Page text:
Re: BSA Provessionals & Volunteers
Settummanque, the blackeagle (WALTOML@WKUVX1.BITNET)
Tue, 30 Mar 1993 11:18:57 CST
"Kathy Chormicle" <kchormi@EIS.CALSTATE.EDU> writes:
>On Mon, 29 Mar 1993, Gino Lucrezi wrote:
>> I have seen many roles in BSA are held by professionals.
>> What kind of roles are usually held by pros?
>> Are they usually former volunteers? Do they work full time? Are they paid
>> more/less/the same than comparable jobs in other offices?
>> How many are there?
> I am a Senior District Executive with the Ventura County Council, BSA in
>California. I have been a professional for over 3 1/2 years. Yesterday,
>all the professionals had a televised meeting with the Chief Scout
>Executive, Gere Radcliffe. As of the first of the year, there are over
>3300 professionals and by 1995, they estimate the need for around 3600.
>There has been up to 4000 pros, but the BSA is reducing staff. There over
>4.6 million Tiger Cubs, Cub Scouts, Boy Scouts and Explorers in the United
Thanks for the new figures, Kathy. The DE here went to the
teleconference yesterday, but I haven't seen him or heard from him
since last Wednesday, when I was asking for updated membership
Where are they going to place that new staff??? With Councils
consolidating and merging, I don't see where we are going to place
300 more professionals except at the National and Regional offices.
That comes out to one new professional for every Council just about,
> In my council, the ratio of pro to Scouts is 1 to 1000 Boy Scouts. The
>leaders do not really count. In the past, I have been responsible for 1900
>Cub Scouts, Boy Scouts and Explorers with over 700 voluteer Adults.
>At times, working 70-80 hours a week becoming totally overwelmed.
Emotionally draining!! 1 to 1000??? WOW!!!!!!!!!! 1-730 is bad
> All pros that are hired in the BSA are college graduates and have to go
>through a very intense interview process. Before I was hired, I was asked
>65 tape-recorded questions. Those questions were then analyzed to see if I
>could do the job of a pro. This process included 4 in depth interviews in a
>4 month time frame.
What Kathy is talking about is the interview conducted using items
developed by Selection Research Inc (or SRI). The SRI method consists
of a tape-recorded face-to-face interview with the senior hiring
professional trained in the technique. There are set questions and a
set outline used for this interview, designed to bring out "listened
for" responses. The completed interview determines the approximate
level of success a candidate would have if hired. (It's a GREAT
>Most new pros know nothing about Scouting. Sad, huh.
It *is* sad, Kathy. In the "good old days", our professional cadre
came from the senior volunteer ranks or are Eagles and Silver (the old
Exploring award) holders or both. We as volunteers had a great deal
of confidence in those professionals because they "walked at least a
mile in our shoes" before becoming administrators. However, as the
BSA became more of a corporate entity and less of a service venture,
the level and previous background of the field professional became
less and less and at one time (during the early 70s) we were hiring
just about anyone that wanted to work. We paid that price when those
professionals left within the first two years of service and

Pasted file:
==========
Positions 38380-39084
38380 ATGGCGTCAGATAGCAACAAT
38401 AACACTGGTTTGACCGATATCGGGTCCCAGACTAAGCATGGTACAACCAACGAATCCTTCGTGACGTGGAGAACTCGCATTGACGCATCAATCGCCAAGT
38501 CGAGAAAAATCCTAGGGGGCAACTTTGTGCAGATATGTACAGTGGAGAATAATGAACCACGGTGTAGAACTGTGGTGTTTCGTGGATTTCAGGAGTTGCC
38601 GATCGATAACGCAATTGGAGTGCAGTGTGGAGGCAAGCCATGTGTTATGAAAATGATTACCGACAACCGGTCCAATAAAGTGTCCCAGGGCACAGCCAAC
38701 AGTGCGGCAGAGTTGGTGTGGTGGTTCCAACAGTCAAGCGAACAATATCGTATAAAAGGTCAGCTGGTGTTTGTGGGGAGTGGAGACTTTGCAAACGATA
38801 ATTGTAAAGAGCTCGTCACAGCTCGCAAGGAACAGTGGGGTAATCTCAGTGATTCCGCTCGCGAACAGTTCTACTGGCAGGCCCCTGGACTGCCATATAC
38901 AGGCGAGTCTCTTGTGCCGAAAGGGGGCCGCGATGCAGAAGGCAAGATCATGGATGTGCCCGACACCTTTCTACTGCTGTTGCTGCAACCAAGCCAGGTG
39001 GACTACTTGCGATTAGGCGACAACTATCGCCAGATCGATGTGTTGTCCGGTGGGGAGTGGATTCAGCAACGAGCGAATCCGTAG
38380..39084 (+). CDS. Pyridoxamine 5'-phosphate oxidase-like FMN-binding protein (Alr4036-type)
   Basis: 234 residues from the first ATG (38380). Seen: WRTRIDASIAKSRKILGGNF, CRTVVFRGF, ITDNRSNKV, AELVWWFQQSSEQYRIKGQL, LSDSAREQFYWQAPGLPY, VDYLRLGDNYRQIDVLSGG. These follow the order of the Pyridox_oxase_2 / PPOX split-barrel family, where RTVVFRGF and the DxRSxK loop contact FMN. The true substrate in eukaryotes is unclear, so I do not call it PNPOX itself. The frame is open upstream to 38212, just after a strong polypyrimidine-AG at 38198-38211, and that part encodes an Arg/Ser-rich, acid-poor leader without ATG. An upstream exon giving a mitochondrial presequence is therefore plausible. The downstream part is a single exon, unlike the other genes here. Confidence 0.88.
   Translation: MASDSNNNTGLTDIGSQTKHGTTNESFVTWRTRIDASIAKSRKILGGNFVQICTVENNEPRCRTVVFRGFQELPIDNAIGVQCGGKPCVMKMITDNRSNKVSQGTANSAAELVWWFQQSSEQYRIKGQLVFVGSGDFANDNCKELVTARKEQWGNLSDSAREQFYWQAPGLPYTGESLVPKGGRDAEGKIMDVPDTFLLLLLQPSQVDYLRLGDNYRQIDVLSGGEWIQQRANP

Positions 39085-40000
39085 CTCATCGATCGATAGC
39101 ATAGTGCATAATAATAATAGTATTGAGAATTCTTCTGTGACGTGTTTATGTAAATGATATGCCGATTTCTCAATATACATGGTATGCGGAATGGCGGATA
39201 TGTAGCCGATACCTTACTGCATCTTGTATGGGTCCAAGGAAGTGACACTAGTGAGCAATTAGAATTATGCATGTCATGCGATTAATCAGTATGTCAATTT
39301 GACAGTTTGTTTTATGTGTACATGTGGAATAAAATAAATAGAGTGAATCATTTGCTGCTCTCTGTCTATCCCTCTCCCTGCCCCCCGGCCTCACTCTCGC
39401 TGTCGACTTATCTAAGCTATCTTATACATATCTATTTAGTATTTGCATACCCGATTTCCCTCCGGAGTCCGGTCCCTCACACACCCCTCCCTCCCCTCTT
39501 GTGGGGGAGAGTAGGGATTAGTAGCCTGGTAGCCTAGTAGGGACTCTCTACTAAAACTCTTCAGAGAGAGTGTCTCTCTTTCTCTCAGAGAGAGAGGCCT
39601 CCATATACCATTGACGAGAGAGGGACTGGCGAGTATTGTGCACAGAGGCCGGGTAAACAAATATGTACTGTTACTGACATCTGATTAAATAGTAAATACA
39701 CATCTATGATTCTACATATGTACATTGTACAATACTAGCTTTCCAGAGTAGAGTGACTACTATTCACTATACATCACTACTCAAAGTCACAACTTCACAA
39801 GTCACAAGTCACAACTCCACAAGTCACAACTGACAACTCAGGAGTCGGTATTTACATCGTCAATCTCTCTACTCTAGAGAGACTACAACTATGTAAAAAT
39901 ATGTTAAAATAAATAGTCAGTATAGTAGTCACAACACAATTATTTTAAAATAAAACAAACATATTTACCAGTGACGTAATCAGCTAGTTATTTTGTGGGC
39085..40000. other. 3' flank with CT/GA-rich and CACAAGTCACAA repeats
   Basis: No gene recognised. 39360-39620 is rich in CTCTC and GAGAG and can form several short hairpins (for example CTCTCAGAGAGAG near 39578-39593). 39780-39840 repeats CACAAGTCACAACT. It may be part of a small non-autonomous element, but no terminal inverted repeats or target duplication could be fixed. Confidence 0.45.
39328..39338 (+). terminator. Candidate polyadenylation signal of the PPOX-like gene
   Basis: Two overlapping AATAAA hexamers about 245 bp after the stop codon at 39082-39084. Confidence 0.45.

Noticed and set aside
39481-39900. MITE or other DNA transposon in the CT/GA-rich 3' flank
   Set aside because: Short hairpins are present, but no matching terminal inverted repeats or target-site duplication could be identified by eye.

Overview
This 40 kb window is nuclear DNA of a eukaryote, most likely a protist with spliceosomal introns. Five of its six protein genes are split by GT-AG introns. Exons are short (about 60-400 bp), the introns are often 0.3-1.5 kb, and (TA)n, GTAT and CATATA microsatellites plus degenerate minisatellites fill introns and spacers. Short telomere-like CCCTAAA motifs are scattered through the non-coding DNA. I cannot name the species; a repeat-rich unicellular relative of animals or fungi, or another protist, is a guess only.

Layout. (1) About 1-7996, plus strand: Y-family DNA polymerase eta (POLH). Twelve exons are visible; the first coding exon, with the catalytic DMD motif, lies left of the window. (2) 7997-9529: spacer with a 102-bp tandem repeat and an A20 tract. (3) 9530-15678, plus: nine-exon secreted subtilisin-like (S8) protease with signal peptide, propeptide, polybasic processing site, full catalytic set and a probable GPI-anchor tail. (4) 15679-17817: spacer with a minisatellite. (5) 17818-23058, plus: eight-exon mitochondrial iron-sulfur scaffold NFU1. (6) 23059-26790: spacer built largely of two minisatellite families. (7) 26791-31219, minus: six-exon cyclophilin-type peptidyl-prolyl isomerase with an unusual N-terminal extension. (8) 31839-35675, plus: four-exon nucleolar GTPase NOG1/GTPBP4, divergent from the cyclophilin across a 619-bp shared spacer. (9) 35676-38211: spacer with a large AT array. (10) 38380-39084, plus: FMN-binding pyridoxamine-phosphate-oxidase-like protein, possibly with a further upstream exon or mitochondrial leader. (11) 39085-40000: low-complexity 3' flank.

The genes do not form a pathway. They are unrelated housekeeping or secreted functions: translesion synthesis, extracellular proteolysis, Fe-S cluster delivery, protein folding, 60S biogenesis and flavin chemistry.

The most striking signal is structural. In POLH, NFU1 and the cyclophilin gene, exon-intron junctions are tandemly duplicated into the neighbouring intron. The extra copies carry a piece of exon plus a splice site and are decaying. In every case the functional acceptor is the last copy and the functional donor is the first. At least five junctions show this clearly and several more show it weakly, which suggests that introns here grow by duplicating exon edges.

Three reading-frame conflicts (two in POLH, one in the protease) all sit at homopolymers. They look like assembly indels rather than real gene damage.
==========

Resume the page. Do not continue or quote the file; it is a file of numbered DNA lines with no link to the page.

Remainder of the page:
volunteers starting responding by "bad-mouthing" the professional
service and start wanting to do more of the admin stuff for
>Yet we learn. I depend upon all my volunteers, as they are the best
>resources. I do not know everything about Scouting and hope that I never
>do. My volunteers ARE the Boy Scouts of America. I am just here to help
>and assist that program.
I agree with you. There are many of our fellow professionals that
want the program to center around you....but then, those are the ones
that leave the profession within months.
>The starting pay scale is around $22,000 across the
>USA. Salaries are not regionally adjusted. For example, in California
>the new DE (District Executive) makes the same salary as the DE in North
Not true, Kathy! In the Southern Region's Area Six, the salary range
for new professionals range from a $16,9K in a predominately rural
Council (this one), to 18,2K in a mostly suburban Council (both
Lexington and Paducah) to 19,9 in both Louisville and Nashville
(Louisville is a little more, depending on District served); to 21,4K
in Cincinnati (which is NOT in the Southern Region, but half of the
Council lays in Kentucky). All of those figures have been verified by
fulltime "newbies" in those Councils (nice to know that you have
friends all over the state! *hehehe*).
I am sure that the same differences in salary for newbies are also
found in other areas of the country.
What lots of Councils do, however, is "sweeten the pot" by including
the usage of a leased car, or paying the house payment on an apartment
or house for some professionals. However, I still stand on my
previous statement that even 22,9K is TOO SMALL a salary for the
services that field professionals provide to the movement and to the
youth of their communities.
Thanks for the updated information....and the professional/youth
membership figures...I am confident that the Chief Scout Executive
will make the program even more so better than it was, and the
national teleconference is a great start!!!
Mike L. Walton
( Settummanque, the blackeagle... ) )
((MAJ) Mike L. Walton (among other "endearing" names) ( )
( AIS/MR Recreation/Leisure Specialist, Lifeskills Inc. ___)_ )
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